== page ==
On around the 15th of August a group of 28 people from Eritrea were resting in the forest near the border between Croatia and Slovenia. The group consisted of all men including 9 people under the age of 18, the youngest was 14. The respondent was a man in his early 20s. They were waiting to cross the River Drava when they were found by police. The respondent described more than 10 officers dressed in light blue uniforms. There were 3 women officers and between 6 and 7 male officers. When the police came, some of the group ran away into the trees – around 13 fled and evaded capture and 15 people remained. The police told the remaining group to lie down and take off their shoes. They were later permitted to put their shoes back on. The respondent reported that the police did not take any of their mobile phones – which surprised him as often the Croatian police take or break phones.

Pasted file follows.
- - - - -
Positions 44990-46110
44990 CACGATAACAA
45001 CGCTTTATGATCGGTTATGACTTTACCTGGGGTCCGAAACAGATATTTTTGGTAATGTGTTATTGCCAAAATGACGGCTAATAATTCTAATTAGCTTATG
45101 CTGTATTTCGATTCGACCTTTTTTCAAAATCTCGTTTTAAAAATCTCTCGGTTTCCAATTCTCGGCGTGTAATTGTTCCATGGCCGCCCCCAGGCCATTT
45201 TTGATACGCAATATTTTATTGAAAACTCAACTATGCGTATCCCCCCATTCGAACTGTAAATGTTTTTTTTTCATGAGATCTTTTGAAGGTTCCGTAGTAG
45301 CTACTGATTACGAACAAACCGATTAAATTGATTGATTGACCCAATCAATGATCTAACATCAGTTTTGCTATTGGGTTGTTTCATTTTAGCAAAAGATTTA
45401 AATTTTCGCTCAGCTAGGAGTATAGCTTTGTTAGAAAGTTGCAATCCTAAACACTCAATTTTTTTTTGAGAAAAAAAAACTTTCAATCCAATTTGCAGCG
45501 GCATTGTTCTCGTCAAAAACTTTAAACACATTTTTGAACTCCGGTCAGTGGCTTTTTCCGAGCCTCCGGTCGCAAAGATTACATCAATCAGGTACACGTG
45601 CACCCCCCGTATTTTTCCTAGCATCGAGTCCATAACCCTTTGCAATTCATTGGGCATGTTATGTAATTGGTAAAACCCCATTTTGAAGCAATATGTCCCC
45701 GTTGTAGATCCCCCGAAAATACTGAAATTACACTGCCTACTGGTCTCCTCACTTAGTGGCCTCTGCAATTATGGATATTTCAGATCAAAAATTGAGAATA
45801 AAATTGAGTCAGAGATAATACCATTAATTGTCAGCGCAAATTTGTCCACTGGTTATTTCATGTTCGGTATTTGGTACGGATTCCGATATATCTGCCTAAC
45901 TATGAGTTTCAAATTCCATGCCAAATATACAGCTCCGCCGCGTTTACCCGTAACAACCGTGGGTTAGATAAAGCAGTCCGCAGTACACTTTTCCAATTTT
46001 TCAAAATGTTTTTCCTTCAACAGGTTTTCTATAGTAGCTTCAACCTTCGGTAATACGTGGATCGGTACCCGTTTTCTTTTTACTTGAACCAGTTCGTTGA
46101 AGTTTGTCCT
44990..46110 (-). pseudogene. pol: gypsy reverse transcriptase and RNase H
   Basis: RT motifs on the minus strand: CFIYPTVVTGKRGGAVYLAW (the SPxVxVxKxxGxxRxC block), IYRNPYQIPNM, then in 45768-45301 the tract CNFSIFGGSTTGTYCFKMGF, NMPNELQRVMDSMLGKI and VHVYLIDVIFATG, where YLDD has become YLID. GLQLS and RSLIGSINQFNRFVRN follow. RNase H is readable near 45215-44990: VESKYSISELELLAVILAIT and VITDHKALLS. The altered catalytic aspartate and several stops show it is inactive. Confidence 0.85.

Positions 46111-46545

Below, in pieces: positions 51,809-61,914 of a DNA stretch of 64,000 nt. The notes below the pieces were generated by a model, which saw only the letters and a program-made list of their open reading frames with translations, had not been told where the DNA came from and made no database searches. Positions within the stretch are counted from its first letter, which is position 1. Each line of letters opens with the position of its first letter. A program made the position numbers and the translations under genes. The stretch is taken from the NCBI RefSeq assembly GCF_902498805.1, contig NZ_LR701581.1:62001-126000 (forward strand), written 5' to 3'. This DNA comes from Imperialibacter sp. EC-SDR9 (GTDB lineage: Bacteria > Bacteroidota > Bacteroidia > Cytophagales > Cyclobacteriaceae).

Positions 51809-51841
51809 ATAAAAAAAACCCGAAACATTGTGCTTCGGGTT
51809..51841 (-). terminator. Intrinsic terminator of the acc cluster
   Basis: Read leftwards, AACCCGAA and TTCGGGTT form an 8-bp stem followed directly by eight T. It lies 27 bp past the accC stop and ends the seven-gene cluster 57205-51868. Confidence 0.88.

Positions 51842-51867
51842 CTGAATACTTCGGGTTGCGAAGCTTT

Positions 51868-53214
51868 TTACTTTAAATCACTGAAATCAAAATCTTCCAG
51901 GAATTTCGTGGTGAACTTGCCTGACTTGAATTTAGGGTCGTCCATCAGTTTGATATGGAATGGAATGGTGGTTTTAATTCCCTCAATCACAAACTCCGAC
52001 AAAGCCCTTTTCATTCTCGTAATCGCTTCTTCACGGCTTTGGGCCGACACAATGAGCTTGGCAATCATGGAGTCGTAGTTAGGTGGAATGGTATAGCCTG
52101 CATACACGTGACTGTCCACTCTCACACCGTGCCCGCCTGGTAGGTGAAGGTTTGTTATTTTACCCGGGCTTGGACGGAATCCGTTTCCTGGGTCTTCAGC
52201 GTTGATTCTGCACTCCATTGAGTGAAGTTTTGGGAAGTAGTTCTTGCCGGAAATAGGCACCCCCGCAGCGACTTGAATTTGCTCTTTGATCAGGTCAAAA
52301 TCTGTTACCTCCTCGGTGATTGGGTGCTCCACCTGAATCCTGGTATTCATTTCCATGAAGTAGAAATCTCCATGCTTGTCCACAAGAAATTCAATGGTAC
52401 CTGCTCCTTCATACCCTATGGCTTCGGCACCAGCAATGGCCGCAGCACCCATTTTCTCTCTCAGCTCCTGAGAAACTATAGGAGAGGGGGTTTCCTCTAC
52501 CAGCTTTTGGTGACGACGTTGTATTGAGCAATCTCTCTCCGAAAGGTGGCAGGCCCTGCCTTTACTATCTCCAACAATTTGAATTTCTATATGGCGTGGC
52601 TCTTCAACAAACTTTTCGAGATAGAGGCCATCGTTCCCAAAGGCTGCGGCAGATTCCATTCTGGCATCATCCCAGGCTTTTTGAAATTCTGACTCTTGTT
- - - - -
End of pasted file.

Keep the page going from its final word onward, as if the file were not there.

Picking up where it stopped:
The respondent described the group of fifteen people soon thereafter being put in the back of a van which was the size of a minibus but had no windows. According to the respondent, the conditions inside of the car were terrible:
“[If] someone needed to kill you they use this car. Some people were feeling the need to die in this car.”
The journey in the back of the van took around 3 hours, during which time the vehicle drove them directly back to the Bosnian-Croatian border. Once they arrived, they were ushered out of the vehicle in a forested area near the border and told to walk. Despite having their mobile phones, no one had them charged, so it took them 17 hours to find their way to the town of Velika Kladuša.
The respondent was keen to say that he is searching for peace, not for money. He gave consent to this report to be written but was extremely insistent that the voice recording used to collect the data remain private:
“They kill me if they hear my voice. If they kill me it is no problem because I can’t live like this.”